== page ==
IRS wants $300 million for IT modernization in 2021
- By Derek B. Johnson
- Feb 18, 2020
The IRS is seeking $300 million to fund new and ongoing IT modernization and security initiatives next year, while the agency's Criminal Investigations Unit wants to hire more agents with technical backgrounds to handle increases in cybercrime and cryptocurrency investigations.
Overall, the tax agency wants $12 billion for 2021, along with an additional $400 million discretionary fund to pay for tax enforcement operations that the agency claims will yield $79 billion in new revenue over the next 10 years.
That includes $300 million for business modernization activities, an increase of $113 million over last year. The money would be put towards a range of IT activities, including $100 million to continue upgrades for the Customer Account Data Engine 2 (CADE2), $64 million for its new Enterprise Case Management System, $15 million for modernized infrastructure such as hardware, software and network resources and services, $5 million for a shared pool of cloud computing resources and $5 million for new Robotic Process Automation software.
On the security modernization front, the budget calls for $20 million for integration and automation of vulnerability and threat management, $14 million for a nest generation Secure Operations Center and $12 million for new identity and access management controls to prevent unauthorized access to taxpayer data.
The CADE2 upgrades this year involve reengineering and replacing outdated code from its predecessor, the Individual Master File. The agency said the work will improve security controls, allow for advanced analytics capabilities and help towards its goal of reducing legacy code in the IRS technology environment by 75% by 2024.
The requested funding is part of the tax agency's six-year, $2.7 billion plan for upgrading its tech and digital security infrastructure. The budget details other modernization milestones, including the addition of 20 data sources to its primary fraud detection system, reducing percentage of its aged infrastructure to 25% and get half of all taxpayers using their online identity verification tools by 2024.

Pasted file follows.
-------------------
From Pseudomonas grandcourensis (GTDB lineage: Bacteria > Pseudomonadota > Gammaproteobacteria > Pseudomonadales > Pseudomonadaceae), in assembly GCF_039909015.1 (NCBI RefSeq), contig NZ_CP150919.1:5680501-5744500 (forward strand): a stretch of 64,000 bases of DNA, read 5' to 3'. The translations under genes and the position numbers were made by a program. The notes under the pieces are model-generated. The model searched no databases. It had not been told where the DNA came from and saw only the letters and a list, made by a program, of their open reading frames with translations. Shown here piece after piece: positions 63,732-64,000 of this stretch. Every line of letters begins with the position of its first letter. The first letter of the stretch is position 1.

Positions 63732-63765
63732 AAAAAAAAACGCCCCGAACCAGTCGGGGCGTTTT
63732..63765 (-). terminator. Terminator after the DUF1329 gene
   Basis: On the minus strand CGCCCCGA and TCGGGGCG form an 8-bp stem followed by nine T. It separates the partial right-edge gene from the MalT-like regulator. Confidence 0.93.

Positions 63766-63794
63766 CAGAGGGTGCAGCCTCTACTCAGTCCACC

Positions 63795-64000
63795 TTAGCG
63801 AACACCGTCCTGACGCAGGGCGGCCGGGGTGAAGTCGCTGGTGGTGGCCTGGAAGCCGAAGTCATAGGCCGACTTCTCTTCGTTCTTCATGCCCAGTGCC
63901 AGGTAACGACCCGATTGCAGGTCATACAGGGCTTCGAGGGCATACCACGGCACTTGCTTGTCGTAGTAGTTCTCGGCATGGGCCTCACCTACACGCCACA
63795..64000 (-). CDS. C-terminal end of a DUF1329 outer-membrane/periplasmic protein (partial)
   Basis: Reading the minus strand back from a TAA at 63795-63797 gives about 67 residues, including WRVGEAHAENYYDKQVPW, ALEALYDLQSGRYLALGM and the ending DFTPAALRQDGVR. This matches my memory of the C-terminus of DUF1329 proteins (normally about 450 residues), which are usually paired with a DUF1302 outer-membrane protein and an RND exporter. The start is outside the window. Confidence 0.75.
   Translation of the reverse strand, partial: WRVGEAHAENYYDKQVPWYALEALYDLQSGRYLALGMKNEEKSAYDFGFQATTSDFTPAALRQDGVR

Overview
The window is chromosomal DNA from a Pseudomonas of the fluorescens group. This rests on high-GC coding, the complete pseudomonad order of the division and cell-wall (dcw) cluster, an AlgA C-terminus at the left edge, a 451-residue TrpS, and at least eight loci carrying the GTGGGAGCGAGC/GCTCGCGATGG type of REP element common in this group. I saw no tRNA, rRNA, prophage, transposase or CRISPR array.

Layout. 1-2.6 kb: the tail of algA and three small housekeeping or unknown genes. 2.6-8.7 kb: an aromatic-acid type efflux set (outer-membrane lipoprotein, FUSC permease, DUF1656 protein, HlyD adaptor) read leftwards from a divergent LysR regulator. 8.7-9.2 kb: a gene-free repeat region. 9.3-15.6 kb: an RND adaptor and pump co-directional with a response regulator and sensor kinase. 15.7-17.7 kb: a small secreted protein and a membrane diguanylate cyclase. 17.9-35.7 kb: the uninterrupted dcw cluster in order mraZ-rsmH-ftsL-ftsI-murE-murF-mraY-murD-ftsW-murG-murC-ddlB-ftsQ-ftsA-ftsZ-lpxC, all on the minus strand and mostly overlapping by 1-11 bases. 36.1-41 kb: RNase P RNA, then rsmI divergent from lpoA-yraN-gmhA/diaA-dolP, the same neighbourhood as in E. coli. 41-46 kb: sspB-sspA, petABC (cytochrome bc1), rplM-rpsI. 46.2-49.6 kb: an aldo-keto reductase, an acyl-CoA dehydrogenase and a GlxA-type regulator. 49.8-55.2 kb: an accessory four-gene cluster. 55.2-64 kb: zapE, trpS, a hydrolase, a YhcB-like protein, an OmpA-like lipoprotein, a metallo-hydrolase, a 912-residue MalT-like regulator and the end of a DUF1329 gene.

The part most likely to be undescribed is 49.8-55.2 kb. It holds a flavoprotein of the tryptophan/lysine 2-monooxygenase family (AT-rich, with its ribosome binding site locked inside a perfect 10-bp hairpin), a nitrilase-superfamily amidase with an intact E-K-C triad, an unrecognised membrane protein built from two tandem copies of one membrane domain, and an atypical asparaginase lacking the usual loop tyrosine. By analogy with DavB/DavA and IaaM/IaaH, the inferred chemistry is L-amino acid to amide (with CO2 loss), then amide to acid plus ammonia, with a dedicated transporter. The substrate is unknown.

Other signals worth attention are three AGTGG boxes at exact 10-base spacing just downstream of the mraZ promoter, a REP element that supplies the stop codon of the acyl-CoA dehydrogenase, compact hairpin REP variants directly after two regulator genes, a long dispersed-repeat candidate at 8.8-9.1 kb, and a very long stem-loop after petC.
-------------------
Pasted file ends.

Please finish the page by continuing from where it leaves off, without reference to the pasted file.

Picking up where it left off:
The IRS Criminal Investigations Unit has become increasingly focused on cyber-enabled theft and fraud as criminal organizations and tax evaders increasingly use the Internet and leverage virtual currencies. Tax evasion through the use of cryptocurrencies has seen "a dramatic increase" since 2016, and the agency's previous recruiting focus for investigative work was for candidates with skills and background in accounting, not IT. The Criminal Investigations Unit is asking for 108 additional special agents to man cyber task forces, target large scale criminal organizations and handle investigative work around virtual currency.
"With top coins like Bitcoin and Ethereum seeing increases well above 1,200% in recent years, this remains a large area of noncompliance and risk to the IRS," the budget states. "Internal statistics indicate that very few individuals filed tax returns showing gains generated from the sale or transfer of cryptocurrency, which indicates a large tax gap in this program area."
The unit is authorized to use electronic surveillance, digital forensics and "covert Internet surveillance" in its work, but those capabilities are currently deployed outside the IRS' IT infrastructure and are spread out over dozens of isolated systems and law enforcement applications. It plans to centralize these systems under a new, separate Operational Technology Environment and add an additional attorney focused on cybercrime in each of its six geographic criminal tax areas.
The IRS is still dealing with a workforce that is substantially smaller than it was 10 years ago and expects to hire an additional 7,000 workers between 2019 and 2020. The vast majority of those new hires will work in enforcement, but more than 2,300 will be for operations and support, a category that where approximately 57% work in information technology.
According to the budget, IT spending is taking up an increasing share of operations and support dollars since 2010, something the IRS says is fueled by jumps in electronic filing by taxpayers, higher demand for online services and security concerns. The agency successfully lobbied Congress to pass new legislation last year reestablishing its critical pay authorities, which allows for the quick hiring of IT and cybersecurity staff at higher salary levels.
Derek B. Johnson is a senior staff writer at FCW, covering governmentwide IT policy, cybersecurity and a range of other federal technology issues.
Prior to joining FCW, Johnson was a freelance technology journalist. His work has appeared in The Washington Post, GoodCall News, Foreign Policy Journal, Washington Technology, Elevation DC, Connection Newspapers and The Maryland Gazette.
Johnson has a Bachelor's degree in journalism from Hofstra University and a Master's degree in public policy from George Mason University. He can be contacted at [email protected], or follow him on Twitter @derekdoestech.
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